Urine is an ideal biofluid for metabolomics studies since it is obtained noninvasively, and its composition is affected by genetic and environmental factors reflecting the physiology of multiple organs. However, urine dilution effects and instrumental variation from the analytical method play a significant confounding role when one attempts to characterize biological and physiological factors through NMR and MS measurements of small molecule concentrations. Several normalization approaches have been used for urinary metabolomics studies and normalization to osmolality or to total useful MS signal have been proposed. When dealing with urinary metabolome analysis in cattle, freeze-drying (FD) is the method commonly used for normalization purposes. Herein, normalization to specific gravity, which provides a fair estimation of urine osmolality, was compared to the time consuming FD step and to the normalization to total useful MS signal in order to assess if this approach could be used as normalization strategy to differentiate control from anabolic treated animals. The results revealed that ~80 % of the metabolites detected as constituting the acquired MS fingerprints for the freeze-dried samples and for the samples normalized to both specific gravity (SG) and total useful MS signal were in common. In addition, similar information from the multivariate statistical analysis was obtained by both normalization approaches. We demonstrate, therefore, that SG can be used as normalization approach for urinary metabolome analysis in cattle resulting in a high sample throughput procedure when compared with the FD step.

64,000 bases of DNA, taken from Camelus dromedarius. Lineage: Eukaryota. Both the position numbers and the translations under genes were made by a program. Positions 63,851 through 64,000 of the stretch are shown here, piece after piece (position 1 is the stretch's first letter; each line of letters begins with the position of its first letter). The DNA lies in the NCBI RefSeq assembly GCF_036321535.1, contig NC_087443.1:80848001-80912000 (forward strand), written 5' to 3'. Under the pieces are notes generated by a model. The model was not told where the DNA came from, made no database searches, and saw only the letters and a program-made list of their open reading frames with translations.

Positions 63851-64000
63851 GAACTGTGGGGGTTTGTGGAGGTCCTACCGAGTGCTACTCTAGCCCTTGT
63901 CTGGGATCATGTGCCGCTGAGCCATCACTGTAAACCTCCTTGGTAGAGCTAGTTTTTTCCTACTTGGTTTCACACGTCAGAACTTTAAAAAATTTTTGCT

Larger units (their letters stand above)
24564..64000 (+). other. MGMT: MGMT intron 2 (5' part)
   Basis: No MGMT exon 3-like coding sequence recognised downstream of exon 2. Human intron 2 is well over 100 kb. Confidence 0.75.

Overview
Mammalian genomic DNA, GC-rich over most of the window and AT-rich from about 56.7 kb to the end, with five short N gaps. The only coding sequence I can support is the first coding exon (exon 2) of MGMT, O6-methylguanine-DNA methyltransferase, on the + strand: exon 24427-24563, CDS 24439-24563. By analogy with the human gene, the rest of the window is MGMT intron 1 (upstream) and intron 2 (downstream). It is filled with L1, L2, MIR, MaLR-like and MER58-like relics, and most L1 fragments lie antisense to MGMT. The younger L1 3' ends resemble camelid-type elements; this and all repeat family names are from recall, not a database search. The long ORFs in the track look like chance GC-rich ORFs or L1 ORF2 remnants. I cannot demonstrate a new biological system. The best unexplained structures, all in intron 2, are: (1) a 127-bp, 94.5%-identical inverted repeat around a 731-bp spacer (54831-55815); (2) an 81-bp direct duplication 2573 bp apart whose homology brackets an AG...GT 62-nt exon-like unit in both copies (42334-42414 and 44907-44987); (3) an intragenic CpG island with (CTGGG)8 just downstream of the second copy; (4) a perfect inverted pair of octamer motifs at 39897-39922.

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This work was financially supported by the Italian Ministry of Health (RF-IZV-2008-1175188). Authors thank Merck Animal Health for kindly providing the implant Revalor-XS®.
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The authors have declared no conflicts of interest in the submission of this manuscript.
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Jacob, C.C., Dervilly-Pinel, G., Biancotto, G. et al. Evaluation of specific gravity as normalization strategy for cattle urinary metabolome analysis. Metabolomics 10, 627–637 (2014). https://doi.org/10.1007/s11306-013-0604-z
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